Leaked us cable sheds light on Hu faction
After the downfall of Chen Liangyu in 2006, President Hu Jintao offered the key job of Shanghai party boss to several of his close allies, but most were reluctant to take the hot seat, a leaked US cable says.
Shanghai has been an important stepping stone for the top leadership, and in some circles the fall of grace of Chen was put down to political infighting in the party's uppermost echelons. Chen, jailed for 18 years in 2008 for taking 2.39 million yuan in bribes and for abuse of power, was widely considered a protege of former president Jiang Zemin. It has been speculated that there has been rivalry for influence between Jiang and Hu.
Eventually, the Shanghai job went to Xi Jinping, who was later promoted to vice-president of the state after only seven months in Shanghai, and is now the front runner to succeed Hu as China's next president, in 2013.
The diplomatic cable, released by WikiLeaks, alleged that one of Hu's allies, Liu Yandong, who was at the time head of the United Front Work Department, was willing to fill the position but failed to secure it because of animosity among the rank-and-file within the Shanghai government. More than 50 other Shanghai officials were implicated in the Chen scandal, in which billions of yuan in social pension funds were embezzled or misappropriated.
The cable, citing a Shanghai-based government researcher and a businessman allegedly close to Li Yuanchao - another close ally of Hu's - claimed that the president had offered the job of Shanghai party secretary to several people, including: Liu; Li, who was Jiangsu party secretary at that time; Li Keqiang , who was then Liaoning party secretary and is now a vice-premier; and He Guoqiang, who was the party's Organisation Department chief then.
Xi, Li and He are all now members of the nine-member Politburo Standing Committee, the Chinese leadership's highest decision-making body, which also includes Hu.
The US cable, dated January 10, 2007, allegedly originated from the US consulate in Shanghai. The South China Morning Post has opted not to name sources cited in the cable.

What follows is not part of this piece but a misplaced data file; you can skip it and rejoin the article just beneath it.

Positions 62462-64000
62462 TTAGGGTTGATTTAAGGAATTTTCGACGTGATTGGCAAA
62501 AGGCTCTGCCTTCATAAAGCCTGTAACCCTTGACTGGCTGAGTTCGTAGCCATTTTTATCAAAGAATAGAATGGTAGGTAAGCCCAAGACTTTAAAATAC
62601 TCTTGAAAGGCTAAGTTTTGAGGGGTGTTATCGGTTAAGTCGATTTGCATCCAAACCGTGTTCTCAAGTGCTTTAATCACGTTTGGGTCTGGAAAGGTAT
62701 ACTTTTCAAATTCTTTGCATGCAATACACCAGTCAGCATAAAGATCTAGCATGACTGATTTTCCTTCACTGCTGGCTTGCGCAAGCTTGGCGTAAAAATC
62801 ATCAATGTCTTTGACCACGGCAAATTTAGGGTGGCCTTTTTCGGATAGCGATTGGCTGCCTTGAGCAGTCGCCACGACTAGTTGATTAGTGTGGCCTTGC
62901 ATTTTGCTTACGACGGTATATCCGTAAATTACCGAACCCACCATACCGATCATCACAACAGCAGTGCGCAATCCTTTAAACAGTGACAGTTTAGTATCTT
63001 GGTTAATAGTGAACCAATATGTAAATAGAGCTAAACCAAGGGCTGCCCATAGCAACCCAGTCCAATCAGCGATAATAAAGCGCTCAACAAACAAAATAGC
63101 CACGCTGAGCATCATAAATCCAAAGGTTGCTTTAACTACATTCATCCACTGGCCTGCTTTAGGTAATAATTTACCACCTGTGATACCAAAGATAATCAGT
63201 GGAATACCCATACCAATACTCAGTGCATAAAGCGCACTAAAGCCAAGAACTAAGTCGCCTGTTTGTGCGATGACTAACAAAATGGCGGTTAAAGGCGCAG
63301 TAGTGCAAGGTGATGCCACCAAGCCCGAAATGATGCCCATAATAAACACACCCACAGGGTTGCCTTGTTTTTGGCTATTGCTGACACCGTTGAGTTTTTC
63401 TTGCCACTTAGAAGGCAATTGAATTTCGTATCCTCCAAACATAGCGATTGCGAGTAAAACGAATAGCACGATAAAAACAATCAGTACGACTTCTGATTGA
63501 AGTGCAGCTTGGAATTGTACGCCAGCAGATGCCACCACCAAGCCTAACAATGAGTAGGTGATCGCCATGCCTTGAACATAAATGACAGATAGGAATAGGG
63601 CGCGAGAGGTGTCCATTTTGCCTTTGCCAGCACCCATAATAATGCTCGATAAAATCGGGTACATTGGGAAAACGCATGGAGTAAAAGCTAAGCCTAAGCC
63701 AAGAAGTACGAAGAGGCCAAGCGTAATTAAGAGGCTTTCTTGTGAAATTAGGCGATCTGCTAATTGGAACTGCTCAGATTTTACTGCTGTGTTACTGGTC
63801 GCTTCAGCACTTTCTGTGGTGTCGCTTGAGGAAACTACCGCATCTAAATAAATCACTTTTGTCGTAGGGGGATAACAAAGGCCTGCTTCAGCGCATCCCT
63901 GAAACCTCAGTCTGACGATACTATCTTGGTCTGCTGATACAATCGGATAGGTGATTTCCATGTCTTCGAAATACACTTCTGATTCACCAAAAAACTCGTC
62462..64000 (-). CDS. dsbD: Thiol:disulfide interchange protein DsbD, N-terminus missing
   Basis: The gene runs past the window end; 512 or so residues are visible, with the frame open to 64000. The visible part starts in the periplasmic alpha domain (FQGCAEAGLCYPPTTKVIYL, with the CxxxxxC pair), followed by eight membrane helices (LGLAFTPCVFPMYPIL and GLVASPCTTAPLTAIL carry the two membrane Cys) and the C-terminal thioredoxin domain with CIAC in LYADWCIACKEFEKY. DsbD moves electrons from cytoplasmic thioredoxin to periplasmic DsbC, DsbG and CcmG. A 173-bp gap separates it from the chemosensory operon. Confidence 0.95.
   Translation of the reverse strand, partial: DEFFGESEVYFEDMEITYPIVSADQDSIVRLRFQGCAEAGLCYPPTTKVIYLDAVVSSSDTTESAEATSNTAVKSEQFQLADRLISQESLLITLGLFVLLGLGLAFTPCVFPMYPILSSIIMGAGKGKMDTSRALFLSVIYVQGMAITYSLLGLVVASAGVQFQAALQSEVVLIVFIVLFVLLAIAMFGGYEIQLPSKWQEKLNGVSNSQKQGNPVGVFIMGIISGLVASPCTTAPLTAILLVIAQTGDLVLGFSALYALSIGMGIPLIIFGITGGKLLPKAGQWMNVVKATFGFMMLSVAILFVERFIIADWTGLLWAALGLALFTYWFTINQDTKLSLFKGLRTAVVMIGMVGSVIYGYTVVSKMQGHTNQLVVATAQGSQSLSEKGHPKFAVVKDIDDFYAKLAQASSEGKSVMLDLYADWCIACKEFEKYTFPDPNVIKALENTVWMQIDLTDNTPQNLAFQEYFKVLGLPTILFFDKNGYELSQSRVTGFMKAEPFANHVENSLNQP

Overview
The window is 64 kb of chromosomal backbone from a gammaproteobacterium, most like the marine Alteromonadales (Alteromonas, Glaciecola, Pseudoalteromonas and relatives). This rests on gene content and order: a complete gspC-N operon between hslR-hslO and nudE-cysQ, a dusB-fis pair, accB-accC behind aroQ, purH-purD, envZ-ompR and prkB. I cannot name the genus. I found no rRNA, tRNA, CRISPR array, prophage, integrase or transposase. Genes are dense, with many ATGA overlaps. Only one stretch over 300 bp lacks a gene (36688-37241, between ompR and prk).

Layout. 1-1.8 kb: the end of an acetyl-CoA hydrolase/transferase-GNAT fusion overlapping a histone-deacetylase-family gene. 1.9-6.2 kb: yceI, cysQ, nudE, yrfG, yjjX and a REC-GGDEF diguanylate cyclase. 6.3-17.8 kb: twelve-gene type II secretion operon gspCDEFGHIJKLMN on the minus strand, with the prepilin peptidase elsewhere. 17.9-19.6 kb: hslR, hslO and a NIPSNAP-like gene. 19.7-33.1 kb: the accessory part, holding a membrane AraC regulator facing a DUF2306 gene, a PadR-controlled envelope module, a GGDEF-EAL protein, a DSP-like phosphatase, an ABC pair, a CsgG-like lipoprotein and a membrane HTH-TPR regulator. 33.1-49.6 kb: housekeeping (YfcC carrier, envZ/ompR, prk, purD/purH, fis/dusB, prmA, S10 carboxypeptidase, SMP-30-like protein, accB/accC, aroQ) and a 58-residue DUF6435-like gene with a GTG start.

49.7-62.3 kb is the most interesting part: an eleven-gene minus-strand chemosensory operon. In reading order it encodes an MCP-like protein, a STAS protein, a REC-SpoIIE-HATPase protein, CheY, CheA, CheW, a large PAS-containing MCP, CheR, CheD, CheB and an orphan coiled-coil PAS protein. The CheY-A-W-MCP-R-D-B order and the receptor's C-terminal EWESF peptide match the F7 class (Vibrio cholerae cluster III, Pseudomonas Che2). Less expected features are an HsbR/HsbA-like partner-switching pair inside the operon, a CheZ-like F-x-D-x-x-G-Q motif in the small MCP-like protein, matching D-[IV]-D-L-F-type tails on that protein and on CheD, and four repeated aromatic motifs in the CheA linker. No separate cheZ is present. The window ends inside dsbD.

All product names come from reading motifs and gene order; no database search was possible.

Xi, a princeling, got the Shanghai job in March 2007 with the support of some party elders. The cable said that Hu, who had an image as a conservative politician, was not very fond of princelings - sons and daughters of senior officials - but he found that working with them was part of 'the cost of doing business' and could accord him certain benefits.
Hu, according to the US cable, considered giving the job to He, partly to appease Jiang and partly to vacate the Organisation Department post - in charge of the Communist Party's personnel - to make way for Hu's ally Li Yuanchao. Li is now head of the powerful post, and is a Politburo member.
However, all except Liu refused the job, as Shanghai was in a mess.
The cable said that Chen had criticised Liu in an internal document and described her as 'a big mouth', sowing a bad impression of her among Shanghai officials, who barred her from getting his job.
'There are people who take matters we discuss within our party to Hong Kong,' Chen allegedly wrote in the document, although not naming Liu explicitly. 'They add oil and vinegar and start rumours, and slander those who criticise them. That is behaving like a hoodlum.'
The cable cited a source as saying the document had 'effectively poisoned the well for Liu by outing her as an individual who aired Shanghai's political dirty laundry to the media'. It added that Liu would have been 'a lame duck' in the Shanghai government had she secured the job.
Xi also initially declined the position, the cable claimed, as he had realised he would be bound for Beijing soon.
The cable said Hu protected the municipality's mayor Han Zheng from being investigated for corruption - though he was very close to Chen - because he came from the Communist Youth League, the president's power base.
The two sources allegedly told the United States consulate that Hu had planned to move both Li Yuanchao and Li Keqiang to the Politburo, the party's top brass, and was considering 'helicoptering' them to the Politburo Standing Committee in late 2006, the second year after Hu gained both military and party powers from his predecessor Jiang.
The cable said Hu had been planning steps to move Li Keqiang. 'Li Keqiang was ... rumoured to be moving to Beijing - not because he was particularly talented, but because he was particularly close to Hu.'